4 reasons why automotive brands are struggling to digitise their aftermarket
25 November 2019
In our last blog, we discussed the consumer behaviour that was driving new trends in the automotive industry. Here, we outline the common reasons why some automotive brands are struggling to create an intelligent aftermarket strategy…
Over the last few years, we’ve seen how car-buying is becoming less about just buying a product, and more about the customer experience.
Tesla is a great example of this – shunning the usual advertisement streams and opting for a forward-thinking brand strategy built upon customer-centricity, great buyer experience and innovative digital services. And if you apply this same thinking to the automotive aftermarket – the same principles apply. A brand’s aftermarket and spare parts strategy now needs to be customer-centric and service-driven, and technology is the enabler organisations need to deliver the digital experience that customers want. With that in mind, creating an intelligent aftermarket strategy is now of critical importance for brands that want to stay ahead.
So, what’s the issue?
Back in 2017, we conducted our own research looking at current logistics technology platforms and our report revealed that, startlingly, many OEMs still don’t have a technology stack that’s up to scratch.
While things have improved, much of the logistics sector is still way behind other industries who are also facing similar digital challenges. It’s critical however that technology sits at the heart of any customer-centric strategy, the absence of it puts brands at significant risk as we all race into the digital future.
Using our own research, plus experience working with some of the world’s largest brands, this blog looks to explore some of the common problems that many are facing and that could be preventing automotive brands from developing an intelligent aftermarket solution. So, here they are:
- Data silos. This is a massive issue across industries. Organisations are still holding data in highly segmented silos and this means manual intervention is often required at the collection and analysis stage. This is both time-consuming and inefficient, especially when the data available isn’t real-time either
- Inefficient tech platforms. Many incumbent platforms still can’t cater for every spare part aftermarket process or be tailored to all personas. Often, this is because they’re out-of-date and cannot incorporate new smart technologies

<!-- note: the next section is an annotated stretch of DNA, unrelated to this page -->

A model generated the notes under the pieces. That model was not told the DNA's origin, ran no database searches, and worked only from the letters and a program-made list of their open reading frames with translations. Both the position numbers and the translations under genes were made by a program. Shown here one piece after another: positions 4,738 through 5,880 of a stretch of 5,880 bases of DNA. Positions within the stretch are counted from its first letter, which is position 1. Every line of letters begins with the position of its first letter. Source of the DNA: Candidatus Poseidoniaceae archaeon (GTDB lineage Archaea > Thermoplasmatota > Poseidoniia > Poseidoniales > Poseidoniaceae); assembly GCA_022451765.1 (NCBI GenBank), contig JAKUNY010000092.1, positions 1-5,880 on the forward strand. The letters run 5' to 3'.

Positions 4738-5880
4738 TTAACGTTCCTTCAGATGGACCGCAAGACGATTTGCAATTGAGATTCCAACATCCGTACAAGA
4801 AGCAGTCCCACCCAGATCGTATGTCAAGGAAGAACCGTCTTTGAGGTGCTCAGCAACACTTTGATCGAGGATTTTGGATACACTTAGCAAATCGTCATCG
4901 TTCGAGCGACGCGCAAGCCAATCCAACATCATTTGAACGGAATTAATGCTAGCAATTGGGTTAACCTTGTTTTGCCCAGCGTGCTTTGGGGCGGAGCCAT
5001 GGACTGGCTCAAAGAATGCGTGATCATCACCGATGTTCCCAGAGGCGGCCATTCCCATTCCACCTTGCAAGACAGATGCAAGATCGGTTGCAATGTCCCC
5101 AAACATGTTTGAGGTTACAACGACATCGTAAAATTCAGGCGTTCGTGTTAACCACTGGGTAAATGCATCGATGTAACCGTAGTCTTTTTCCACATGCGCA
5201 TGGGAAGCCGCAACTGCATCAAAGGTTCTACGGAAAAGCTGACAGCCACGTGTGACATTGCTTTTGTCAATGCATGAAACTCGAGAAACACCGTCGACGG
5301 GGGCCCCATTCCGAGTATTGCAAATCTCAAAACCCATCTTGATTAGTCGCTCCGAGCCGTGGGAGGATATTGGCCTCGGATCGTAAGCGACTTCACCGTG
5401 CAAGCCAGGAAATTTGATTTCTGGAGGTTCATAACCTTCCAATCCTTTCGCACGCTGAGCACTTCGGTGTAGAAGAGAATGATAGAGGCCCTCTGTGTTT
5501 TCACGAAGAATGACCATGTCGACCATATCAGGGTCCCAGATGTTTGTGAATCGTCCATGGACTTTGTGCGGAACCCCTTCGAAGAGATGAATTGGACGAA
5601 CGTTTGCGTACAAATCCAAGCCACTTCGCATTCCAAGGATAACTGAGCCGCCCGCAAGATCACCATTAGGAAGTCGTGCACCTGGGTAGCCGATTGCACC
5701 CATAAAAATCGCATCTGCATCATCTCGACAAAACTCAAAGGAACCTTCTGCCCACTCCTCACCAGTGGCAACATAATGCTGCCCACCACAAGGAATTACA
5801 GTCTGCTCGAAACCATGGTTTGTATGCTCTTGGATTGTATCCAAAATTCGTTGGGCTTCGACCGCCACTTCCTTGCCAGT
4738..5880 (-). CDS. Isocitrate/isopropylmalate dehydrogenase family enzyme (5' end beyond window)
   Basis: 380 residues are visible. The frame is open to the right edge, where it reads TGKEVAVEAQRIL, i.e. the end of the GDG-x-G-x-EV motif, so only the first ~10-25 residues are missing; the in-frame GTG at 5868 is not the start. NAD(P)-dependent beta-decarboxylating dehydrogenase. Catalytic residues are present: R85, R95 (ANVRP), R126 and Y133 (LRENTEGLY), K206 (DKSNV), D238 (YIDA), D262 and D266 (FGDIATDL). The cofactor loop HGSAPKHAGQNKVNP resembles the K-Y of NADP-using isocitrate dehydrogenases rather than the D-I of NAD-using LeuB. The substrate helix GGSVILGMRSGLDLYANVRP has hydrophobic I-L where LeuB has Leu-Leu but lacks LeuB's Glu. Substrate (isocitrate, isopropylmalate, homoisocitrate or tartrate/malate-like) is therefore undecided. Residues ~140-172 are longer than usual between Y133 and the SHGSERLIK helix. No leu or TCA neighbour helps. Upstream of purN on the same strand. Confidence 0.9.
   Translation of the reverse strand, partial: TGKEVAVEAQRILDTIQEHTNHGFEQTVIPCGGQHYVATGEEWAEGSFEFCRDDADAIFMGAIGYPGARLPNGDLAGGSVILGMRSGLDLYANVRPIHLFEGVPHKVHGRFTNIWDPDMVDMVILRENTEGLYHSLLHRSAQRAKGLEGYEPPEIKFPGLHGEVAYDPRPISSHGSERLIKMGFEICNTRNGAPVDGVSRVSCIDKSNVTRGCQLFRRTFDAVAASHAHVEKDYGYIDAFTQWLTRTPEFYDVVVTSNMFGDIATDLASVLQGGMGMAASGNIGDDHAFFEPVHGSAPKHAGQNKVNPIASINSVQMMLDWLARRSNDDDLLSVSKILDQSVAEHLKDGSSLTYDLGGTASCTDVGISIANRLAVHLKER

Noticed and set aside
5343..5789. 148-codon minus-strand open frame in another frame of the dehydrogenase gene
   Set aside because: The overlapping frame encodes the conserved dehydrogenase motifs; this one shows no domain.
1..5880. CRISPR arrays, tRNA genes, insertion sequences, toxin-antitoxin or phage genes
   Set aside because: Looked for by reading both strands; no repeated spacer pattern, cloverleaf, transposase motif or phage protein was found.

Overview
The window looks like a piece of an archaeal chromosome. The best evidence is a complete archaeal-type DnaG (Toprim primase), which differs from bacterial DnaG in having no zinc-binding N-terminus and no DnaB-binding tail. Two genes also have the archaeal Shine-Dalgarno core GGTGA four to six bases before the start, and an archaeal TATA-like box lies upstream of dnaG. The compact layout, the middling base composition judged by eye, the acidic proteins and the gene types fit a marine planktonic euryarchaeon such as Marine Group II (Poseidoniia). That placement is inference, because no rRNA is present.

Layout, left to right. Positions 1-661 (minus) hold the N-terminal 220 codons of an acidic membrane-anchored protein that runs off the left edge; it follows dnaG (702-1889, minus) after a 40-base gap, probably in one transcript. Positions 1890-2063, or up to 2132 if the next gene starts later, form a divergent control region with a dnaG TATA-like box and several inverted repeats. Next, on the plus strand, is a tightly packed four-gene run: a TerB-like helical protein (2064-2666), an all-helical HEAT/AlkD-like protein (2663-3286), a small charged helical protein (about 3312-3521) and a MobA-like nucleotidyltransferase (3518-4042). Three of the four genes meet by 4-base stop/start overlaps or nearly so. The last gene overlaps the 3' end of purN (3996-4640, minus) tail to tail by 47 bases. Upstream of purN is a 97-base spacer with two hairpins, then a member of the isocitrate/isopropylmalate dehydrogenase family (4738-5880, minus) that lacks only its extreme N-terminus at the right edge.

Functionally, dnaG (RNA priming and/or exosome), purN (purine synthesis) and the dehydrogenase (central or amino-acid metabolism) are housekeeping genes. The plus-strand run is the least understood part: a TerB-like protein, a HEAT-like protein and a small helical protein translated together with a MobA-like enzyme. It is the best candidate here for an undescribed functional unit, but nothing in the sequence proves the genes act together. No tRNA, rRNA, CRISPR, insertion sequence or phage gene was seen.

- Use of multiple and disconnected legacy systems. If out-of-date systems wasn’t enough, some organisations are also using a multitude of systems – some old, some new - that simply don’t integrate. This compounds the data silos issue and adds even more manual processes to day-to-day administration tasks
- Inefficient data management and alignment. This is a big one, and not always to do with the type of technology in place. After all, you can have the best technology in the world, but if organisations lack the expertise, time or resource to use it properly, they will never get the value they need. Technologies need to be aligned completely to an organisation’s overall strategy to ensure it brings the right customer value. Reporting tools and dashboards also need to be aligned to an organisation’s unique set of processes to guarantee effective KPI benchmarking.
It’s clear therefore that the focus now needs to be on getting the right digital stack in place; upgrading old systems or seeking an outsourced provider to help get things in order.
There’s been lots of talk recently about ‘exciting’ technologies like robotics, automated equipment, artificial intelligence and drones, and these continue to be popular ‘buzz words’ from in and around the industry, but it’s data management and system integration that are the priority topics now. As we can see, there are still significant challenges around analysing vast amounts of data and setting-up the right infrastructure to accommodate the ever-changing needs of customers.
For some, this priority will be a case of collecting more data, and then putting it all in one place, while for others it’s about streamlining the data management processes they already have, so they can analyse their data more efficiently. The important thing is to get the right foundation developed now, to ensure brands are ready for what’s up ahead.
How Carousel can help
As a European service-logistics specialist, we use our own technology to deliver total aftermarket solutions in high-performance industries.
We know and understand the technology challenges many service-focused organisations face, and that’s why, as a business we have ruthlessly honed-in on the needs of OEMs and their end customers. In fact, our new service and technology platform Gateway® is a platform that’s been custom-built by us to help OEMs make sense of their data in a more manageable way, AND to provide end customers with the experience they’re demanding.
Gateway® works by fusing together the physical infrastructure of an aftermarket solution, with digital information from across a value chain; giving complete visibility and control, in one easy portal. It means everyone – whether its field engineers, technicians, dealers or customer service teams – has access to the same information, all in real time.
If you’d like to find out more about Carousel’s service and technology platform – Gateway® – and how it could improve your logistics performance, and give you that competitive advantage, then please get in touch. We’d be delighted to hear from you, whether you have a general enquiry or a technical challenge for our specialists, contact us here.